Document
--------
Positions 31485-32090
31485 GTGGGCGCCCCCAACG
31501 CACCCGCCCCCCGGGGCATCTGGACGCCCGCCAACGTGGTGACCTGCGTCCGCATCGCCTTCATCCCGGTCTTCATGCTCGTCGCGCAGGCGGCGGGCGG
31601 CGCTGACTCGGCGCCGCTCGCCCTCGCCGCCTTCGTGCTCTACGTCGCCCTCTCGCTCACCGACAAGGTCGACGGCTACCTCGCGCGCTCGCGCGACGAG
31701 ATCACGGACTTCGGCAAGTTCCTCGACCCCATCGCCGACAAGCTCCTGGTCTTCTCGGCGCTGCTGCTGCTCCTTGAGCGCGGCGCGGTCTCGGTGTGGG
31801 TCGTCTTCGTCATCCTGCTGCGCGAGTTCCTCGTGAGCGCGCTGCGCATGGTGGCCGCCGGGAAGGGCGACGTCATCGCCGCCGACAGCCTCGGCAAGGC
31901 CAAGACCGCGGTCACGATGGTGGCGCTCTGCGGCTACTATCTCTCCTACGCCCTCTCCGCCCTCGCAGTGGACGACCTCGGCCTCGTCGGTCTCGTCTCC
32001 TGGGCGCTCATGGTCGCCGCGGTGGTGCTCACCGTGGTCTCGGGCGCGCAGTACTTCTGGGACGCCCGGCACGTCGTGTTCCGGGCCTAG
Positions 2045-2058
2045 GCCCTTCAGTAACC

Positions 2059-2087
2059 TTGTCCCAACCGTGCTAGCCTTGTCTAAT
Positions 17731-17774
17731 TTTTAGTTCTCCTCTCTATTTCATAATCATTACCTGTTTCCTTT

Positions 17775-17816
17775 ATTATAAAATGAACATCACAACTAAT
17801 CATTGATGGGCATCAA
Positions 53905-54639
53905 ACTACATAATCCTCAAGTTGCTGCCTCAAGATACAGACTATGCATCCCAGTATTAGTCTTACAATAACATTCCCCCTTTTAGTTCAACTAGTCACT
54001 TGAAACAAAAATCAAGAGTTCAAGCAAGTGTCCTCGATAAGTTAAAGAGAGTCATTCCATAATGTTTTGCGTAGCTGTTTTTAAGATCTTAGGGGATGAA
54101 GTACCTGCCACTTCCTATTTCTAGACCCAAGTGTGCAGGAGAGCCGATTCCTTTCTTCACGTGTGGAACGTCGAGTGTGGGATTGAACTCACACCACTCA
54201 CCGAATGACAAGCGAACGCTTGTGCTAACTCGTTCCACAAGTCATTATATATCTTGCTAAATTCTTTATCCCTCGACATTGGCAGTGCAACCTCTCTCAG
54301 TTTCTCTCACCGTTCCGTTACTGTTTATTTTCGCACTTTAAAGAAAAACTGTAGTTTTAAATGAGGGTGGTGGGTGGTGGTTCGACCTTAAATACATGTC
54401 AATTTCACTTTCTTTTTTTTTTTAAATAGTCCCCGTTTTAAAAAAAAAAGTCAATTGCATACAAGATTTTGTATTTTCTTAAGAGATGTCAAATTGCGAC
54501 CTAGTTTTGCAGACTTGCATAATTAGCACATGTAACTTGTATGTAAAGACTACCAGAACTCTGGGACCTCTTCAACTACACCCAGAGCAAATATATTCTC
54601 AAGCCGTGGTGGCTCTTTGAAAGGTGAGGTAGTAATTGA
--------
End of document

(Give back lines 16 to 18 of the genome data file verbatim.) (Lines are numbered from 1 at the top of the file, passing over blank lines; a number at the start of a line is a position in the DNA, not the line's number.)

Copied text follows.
17775 ATTATAAAATGAACATCACAACTAAT
17801 CATTGATGGGCATCAA
Positions 53905-54639